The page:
A new report from the Shorenstein Center delves deeply into how local newspapers failed in their leap from print to digital. The report’s author, George Washington University journalism professor and Internet analyst Matthew Hindman, offers many good and practical suggestions on how to create “stickier” content — but doesn’t address one very basic, structural issue: How can newspapers build a model for digital community news that will excite audiences and advertisers?
Yes, local papers’ digital platforms have to load content quicker and feature better design, as Hindman says. And articles, overall, should be shorter, more frequent, topped with better headlines and feature multimedia. But these suggestions don’t answer what kind of community news will create exciting, conversations with audience and transform that engagement into digital dollars. Until local papers dare to make an Evel Knievel-style leap, they will remain stuck with the grim statistical judgment that Hindman presents so forcefully: newspapers and other local news sources capture only crumbs of one small slice of total local digital traffic – 16% of the 3% share that goes to all news.
There is huge growth in local media’s digital revenue, but it is mostly bypassing community news. The winners are commercial sites like Trulia, Zillows and Yelp. Not one major local newspaper publisher grew its digital revenue by at least 15% in 2014, according to Borrell Associates’ forecast for 2015 . That threshold is crucial for local papers to offset their continuing revenue and circulation losses from shrinking print products. Only Lee Enterprises came close to reaching that in 2014, and it was a couple of percentage points shy. The two biggest local newspaper chains — Gannett and McClatchy — grew by only single digits in 2014, and two other major newspaper chains — Tribune and Scripps — actually saw their digital revenue decrease in 2014.
While the chains are flailing about, look what’s happening to the newest entrant in the local digital news space — location-based Yik Yak. In its less than two years of existence, the mobile-only platform with a 1.5-mile radius has spread across the country, mostly at communities centered around college campuses. It’s true that a lot of Yik Yak content is sophomoric — lame jokes and pointless discussions. But I think that will change, based on a new pilot that the service has launched with the University of Florida College of Journalism and Communications.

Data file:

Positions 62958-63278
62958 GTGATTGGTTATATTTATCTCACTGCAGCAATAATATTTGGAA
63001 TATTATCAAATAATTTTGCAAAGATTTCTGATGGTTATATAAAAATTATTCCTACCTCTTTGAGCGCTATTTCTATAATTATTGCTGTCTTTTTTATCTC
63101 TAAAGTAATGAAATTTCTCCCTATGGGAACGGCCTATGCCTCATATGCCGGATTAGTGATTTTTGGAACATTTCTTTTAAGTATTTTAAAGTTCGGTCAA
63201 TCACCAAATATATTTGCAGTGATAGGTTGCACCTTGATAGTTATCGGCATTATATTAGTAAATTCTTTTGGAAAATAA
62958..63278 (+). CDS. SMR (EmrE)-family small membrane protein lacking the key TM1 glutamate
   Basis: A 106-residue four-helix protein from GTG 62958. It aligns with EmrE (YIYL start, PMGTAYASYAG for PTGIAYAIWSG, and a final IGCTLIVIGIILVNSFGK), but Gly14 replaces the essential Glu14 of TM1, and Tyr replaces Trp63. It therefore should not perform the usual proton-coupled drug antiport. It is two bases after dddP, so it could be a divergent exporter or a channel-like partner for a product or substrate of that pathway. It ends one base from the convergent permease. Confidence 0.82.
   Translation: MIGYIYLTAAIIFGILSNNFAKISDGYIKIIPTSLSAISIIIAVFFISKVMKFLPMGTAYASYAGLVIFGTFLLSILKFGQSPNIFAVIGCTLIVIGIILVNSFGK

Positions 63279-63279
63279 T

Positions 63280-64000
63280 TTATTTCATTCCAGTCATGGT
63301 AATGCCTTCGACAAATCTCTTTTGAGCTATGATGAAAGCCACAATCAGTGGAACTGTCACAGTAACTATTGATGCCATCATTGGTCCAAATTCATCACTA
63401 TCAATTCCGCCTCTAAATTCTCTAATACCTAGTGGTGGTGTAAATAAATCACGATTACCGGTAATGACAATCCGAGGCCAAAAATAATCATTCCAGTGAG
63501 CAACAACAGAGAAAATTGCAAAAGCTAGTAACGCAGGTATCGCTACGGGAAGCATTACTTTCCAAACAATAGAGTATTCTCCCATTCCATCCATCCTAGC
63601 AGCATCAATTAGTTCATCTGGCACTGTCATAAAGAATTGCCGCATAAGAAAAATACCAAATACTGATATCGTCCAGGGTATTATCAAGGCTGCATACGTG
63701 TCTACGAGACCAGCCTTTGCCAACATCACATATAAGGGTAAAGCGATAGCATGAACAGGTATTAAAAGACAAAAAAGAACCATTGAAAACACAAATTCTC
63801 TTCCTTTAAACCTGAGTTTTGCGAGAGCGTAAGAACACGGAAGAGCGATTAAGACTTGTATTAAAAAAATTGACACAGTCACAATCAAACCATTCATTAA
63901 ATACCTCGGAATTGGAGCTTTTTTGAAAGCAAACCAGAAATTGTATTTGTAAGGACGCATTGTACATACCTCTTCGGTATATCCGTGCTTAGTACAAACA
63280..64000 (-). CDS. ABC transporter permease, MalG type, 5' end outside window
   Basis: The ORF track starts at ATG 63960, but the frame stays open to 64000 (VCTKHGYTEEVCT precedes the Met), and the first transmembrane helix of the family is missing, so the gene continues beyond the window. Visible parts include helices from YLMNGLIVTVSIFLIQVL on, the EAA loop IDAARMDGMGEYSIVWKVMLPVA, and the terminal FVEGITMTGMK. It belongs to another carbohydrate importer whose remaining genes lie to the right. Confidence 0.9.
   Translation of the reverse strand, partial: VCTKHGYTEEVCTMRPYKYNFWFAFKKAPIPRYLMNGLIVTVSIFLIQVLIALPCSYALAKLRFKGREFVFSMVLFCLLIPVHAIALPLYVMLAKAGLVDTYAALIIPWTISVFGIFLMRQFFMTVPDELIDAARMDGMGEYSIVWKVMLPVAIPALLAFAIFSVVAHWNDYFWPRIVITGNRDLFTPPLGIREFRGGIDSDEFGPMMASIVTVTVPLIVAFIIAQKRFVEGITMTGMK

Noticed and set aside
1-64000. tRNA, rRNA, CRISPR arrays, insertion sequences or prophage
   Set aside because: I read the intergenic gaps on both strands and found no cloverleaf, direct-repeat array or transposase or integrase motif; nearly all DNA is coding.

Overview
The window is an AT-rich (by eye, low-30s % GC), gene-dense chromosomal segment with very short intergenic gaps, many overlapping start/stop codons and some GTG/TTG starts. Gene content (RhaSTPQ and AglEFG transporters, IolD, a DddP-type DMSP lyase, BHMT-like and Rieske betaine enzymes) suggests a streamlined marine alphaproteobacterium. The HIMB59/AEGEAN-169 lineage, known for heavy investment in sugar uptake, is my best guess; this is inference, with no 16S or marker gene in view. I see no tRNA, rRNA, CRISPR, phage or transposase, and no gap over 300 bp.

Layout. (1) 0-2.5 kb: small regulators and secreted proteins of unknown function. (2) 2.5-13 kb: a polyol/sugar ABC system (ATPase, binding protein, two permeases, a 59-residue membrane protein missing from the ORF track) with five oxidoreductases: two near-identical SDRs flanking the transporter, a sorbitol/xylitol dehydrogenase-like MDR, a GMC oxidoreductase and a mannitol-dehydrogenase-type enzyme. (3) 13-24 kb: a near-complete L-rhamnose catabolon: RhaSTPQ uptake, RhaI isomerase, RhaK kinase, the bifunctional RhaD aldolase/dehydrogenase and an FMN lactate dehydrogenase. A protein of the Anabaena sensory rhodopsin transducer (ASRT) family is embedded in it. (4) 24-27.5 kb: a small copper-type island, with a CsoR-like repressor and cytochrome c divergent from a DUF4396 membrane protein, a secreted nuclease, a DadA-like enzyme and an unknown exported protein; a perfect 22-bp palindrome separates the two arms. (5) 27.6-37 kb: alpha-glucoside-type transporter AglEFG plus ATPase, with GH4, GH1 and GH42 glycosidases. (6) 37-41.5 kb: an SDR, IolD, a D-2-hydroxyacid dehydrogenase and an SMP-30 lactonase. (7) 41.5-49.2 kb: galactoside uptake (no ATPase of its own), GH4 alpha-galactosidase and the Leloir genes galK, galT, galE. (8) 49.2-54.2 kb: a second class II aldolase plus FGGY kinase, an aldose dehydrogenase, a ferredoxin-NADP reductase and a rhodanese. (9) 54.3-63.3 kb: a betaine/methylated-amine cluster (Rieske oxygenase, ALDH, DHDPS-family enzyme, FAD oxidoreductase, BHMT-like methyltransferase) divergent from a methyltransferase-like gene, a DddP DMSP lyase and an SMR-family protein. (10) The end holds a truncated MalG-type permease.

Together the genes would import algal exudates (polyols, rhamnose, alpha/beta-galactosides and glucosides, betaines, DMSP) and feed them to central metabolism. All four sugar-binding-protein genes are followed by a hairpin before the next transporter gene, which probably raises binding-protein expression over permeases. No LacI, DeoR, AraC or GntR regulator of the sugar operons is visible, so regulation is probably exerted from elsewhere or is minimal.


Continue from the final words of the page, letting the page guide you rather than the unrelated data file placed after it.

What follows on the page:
The pilot is called “Swamp Juice.” Instead of contributions going directly online, they’re emailed to the college’s Innovation News Center. Two journalism students at the center filter out the weakest musings, including the sophomoric jokes. The end result – presented as Yik Yak “Peeks,” available only to users who have signed up for the service at the UF location – is content that often grabs the attention of the audience, which includes 50,000 students on the big research campus. One example: A report on a UF professor who was arrested in Abu Dhabi for taking photographs of buildings while he was in the capital of the United Arab Emirates attending a conference.
Very quickly, Swamp Juice has attracted a wider and more engaged audience than the UF Innovation News Center had built with its original and more conventional news service. “It’s a real town square,” Matt Sheehan, director of the INC, said. The contributions, more frequent and urgent, are pulling in a bigger audience of millennials (in the 18-24 age range), and a healthy percentage of them –10% — are contributors. Under the old service, “we were targeting an older segment,” Sheehan said. Newspapers, searching for a content model that produces cost-effective information on a faster-paced cycle and trying to connect with a younger audience that buys into Yik Yak’s “change the world” mission, will want to pay attention to the Swamp Juice experiment.
Swamp Juice uses the same not-so-secret sauce that Yik Yak uses at its other sites – contributors don’t have to identify themselves. Pre-publication screening adds a layer of moderation that filters out rumors and other gossip. Yik Yak screens hateful rants and other objectionable expression before publication with sentiment software. But a lot of objectionable content that the software doesn’t stop gets published before it can be flagged by offshore and in-place moderators and downvotes from contributors.
I asked Yik Yak spokesperson Hilary McQuaide what the service might do if the UF Swamp Juice pilot meets expectations. Might it seek to partner with newspapers and other community publishers who haven’t figured out how to fully meet the challenge of digital news? McQuaide said it’s too soon to say.
Fair enough. After all, Yik Yak is less than two years old. It still has a pile of money from its $62 million in funding to burn through, and can spend some of that trying to coax more responsible contributions out of its audience of mostly college students. But for newspapers, struggling to find a better model for editorial so they can pick up more than crumbs in local digital revenue, it can’t ever be too soon.
Tom Grubisich (@TomGrubisich) writes “The New News” column for Street Fight. He is editorial director of the in-development hyperlocal news network Local America that rates communities on their performance across a broad spectrum of livability — Local America Charleston launched last year.